• The Holy Spirit's Paraclete Work Ceased in AD70 (Cessationism)

  • The Consummation in AD70 Caused Church Offices to Cease (Cessationism)

  • The Resurrection in AD70 Changed the "Constitutional Principle" of Marriage (Noyesism)

  • Israel and Humanity Delivered into Ultimate Liberty in AD70 (TransmillennialismTM)

  • The Judgment in AD70 Reconciled All of Mankind to God ; All Saved (Preterist Universalism)

  • Adam's Sin No Longer Imputed in Post AD70 World ; No Need to be Born Again (Preterist Universalism)

  • When Jesus Delivered the Kingdom to the Father in AD70, He Ceased Being The Intermediary (Pantelism/Comprehensive Grace?)

  • The Book of Genesis is an Apocalypse; is About Creation of First Covenant Man, not First Historical Man (Covenantal Preterism)



You Have Made The Commandment of God of No Effect By Your Tradition

By Walt Hibbard

I will have a lot to say about the Creeds, both in principle and through my experience in churches which hold the historic written Creeds in high regard. This is because many sincere Bible-believing Christians, when they learn a little bit about the preterist view of eschatology and become fascinated with it, invariably ask the question, “But what about the Creeds?”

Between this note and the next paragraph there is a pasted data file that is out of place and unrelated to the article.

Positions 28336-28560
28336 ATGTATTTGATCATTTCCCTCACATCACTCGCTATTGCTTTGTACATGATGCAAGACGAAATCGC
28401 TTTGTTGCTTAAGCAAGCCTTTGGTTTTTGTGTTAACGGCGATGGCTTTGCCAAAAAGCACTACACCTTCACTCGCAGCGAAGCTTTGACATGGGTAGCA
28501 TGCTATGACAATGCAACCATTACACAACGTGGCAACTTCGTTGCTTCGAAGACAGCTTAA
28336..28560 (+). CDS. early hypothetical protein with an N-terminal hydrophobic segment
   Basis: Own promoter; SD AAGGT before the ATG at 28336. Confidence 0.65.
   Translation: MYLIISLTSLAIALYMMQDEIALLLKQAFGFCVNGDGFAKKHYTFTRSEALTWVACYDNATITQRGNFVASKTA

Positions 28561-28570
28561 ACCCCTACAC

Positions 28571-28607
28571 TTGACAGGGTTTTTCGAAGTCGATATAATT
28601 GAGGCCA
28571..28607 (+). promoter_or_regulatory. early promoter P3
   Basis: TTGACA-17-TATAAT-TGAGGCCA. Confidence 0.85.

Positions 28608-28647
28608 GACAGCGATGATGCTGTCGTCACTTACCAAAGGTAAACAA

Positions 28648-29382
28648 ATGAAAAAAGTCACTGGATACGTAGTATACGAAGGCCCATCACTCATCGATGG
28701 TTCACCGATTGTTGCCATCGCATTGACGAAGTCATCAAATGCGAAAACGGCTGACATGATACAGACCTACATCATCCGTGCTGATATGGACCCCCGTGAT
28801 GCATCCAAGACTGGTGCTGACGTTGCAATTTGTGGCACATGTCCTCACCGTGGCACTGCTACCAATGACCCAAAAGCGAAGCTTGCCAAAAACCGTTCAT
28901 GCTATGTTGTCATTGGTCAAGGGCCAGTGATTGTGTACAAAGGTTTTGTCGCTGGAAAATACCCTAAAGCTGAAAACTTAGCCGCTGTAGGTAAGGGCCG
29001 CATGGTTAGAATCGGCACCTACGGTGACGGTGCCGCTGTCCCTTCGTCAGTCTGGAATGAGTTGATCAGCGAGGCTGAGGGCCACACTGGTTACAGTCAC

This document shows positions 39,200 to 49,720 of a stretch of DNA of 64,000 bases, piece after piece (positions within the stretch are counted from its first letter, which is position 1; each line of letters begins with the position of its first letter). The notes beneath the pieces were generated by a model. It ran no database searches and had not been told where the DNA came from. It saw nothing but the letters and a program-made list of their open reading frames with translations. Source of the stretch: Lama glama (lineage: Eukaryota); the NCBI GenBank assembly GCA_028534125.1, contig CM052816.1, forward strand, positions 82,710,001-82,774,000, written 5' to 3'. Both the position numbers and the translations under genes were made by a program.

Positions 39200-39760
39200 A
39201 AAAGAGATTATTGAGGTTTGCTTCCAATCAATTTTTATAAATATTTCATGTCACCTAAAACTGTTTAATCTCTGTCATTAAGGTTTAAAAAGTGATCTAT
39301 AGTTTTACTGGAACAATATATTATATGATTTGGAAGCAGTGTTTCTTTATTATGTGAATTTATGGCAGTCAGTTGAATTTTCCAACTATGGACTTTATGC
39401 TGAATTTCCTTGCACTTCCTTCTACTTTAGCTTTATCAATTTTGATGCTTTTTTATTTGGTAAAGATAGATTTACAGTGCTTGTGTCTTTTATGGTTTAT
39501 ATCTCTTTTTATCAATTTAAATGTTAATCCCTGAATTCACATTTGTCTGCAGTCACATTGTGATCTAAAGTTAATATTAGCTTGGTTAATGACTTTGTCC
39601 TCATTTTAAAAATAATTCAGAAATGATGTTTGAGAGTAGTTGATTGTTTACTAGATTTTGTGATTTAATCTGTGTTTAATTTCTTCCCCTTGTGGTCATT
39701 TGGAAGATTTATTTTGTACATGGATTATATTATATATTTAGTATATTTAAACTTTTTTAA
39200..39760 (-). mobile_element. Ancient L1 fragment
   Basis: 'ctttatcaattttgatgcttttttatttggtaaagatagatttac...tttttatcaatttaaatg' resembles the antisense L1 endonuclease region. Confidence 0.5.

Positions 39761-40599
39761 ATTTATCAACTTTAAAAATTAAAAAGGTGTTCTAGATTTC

When they find that there are some basic differences between what the Scriptures teach and what the historic Christian Creeds teach, they immediately turn away from the Scripture and its plain teachings in favor of the view held by the Creeds and early Church Fathers. I find this happening over and over again in various denominational circles, involving both pastors and lay people alike.

(Let me plainly say that I am NOT “anti-creed” -- I have taught the Apostles’ Creed, the Westminster Shorter Catechism and the Heidelberg Catechism to all my children, and taught an adult Sunday school class on the Westminster Confession in the early 1980’s)

***Now I want to cite two personal examples of how the creeds are often misused:

Back in 1984 when I served as a ruling elder in a fairly large conservative Presbyterian denomination, and AGAIN in 1997 when I was a member in good standing in a very small Reformed denomination, my views on eschatology came under heavy scrutiny by pastors and elders in these ecclesiastical groups.  In both cases, the issue was raised on the basis of the full preterist view being in conflict with the historic Reformed confessions, particularly the Westminster Confession, as well as the ancient creeds, such as the Apostles’ Creed, the Athanasias Creed, the Nicene Creed, etc.